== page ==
Housing for the Urban Poor: From Local Action to Global Networks
The challenge to adequately house the urban poor is increasingly understood as a matter of structural and institutional arrangements. The research will be based on the more radical notion of housing that is in contrast to simple efficiency and technical concerns. It implies that the transformation in housing policy and practice is taking place beyond the local arena and involves strategies of varying scales. Furthermore, the research aims at analysing and interpreting these multi-level housing processes in terms of participatory governance and the related integration of civil society.
According to the applicant's own studies, the emerging forms of civil society involvement in local decision making processes tend to be internationally networked, and issue-, power- and knowledge-based (Herrle et al. 2006). Many scholars, however, either limit their research to multi-actor arrangements in a particular locality or confine their analysis to transnational movements without taking into account the relevance of locality. A third line of analysis remains largely untouched – the relevance of local action to construct networks (proximity) that are not restricted to the city but transcend local relationship-building to global grassroots networks (connectivity). The hypothesis is that the transformed housing process does not only influence policy and actors on various levels but brings about a new system of transformed power positions and assertiveness of the urban poor, vis-à-vis, outside of actors. This will be made explicit by analysing the proximity and connectivity of various urban associations. Cases are associations supported by the Community Organizations Development Institute (CODI) in Thailand and federations affiliated to the Shack/Slum Dwellers International (SDI). The focus is on various levels of their relationship-building between India, Thailand and South Africa.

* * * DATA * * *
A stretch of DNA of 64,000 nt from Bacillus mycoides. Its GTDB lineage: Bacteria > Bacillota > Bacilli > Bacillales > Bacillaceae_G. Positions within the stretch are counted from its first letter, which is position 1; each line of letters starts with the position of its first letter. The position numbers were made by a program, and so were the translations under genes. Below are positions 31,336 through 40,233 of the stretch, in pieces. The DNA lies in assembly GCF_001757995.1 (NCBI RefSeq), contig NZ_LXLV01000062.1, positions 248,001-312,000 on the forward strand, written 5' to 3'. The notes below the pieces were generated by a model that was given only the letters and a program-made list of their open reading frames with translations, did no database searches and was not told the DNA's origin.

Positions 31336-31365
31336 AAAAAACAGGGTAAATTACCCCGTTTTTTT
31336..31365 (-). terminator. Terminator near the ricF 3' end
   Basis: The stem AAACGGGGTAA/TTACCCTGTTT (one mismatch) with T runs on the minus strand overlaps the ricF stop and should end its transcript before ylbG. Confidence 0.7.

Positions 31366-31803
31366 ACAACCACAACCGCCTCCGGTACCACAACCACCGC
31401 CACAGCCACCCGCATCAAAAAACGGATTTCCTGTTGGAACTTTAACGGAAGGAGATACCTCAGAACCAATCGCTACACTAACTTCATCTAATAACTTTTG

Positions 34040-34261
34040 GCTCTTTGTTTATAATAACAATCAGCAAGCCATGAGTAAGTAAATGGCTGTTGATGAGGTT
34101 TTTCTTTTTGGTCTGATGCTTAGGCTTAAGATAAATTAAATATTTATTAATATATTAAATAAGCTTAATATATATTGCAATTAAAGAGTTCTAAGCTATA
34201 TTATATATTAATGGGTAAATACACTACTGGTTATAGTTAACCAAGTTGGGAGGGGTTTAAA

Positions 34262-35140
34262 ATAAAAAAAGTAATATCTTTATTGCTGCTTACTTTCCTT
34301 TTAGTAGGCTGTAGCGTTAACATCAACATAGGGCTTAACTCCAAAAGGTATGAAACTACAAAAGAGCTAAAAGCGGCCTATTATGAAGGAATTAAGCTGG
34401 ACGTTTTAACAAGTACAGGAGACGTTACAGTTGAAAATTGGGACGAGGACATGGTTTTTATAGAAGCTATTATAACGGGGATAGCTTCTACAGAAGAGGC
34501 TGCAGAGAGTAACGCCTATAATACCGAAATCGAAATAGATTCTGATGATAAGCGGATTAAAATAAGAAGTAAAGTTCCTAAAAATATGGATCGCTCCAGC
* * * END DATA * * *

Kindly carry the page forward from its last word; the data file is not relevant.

This research does not intend to provide answers as to whether these networks are democratic, accountable or transparent in terms of a normative understanding of good governance or social capital. Instead, we seek to make a contribution to the wider literature on housing. The aim is to understand the transformative housing process as a system working from local action towards global networks. The research project is organised as an international network involving researchers from various countries including the Philippines, India and the US.
The project has been funded by Deutsche Forschungsgemeinschaft (DFG).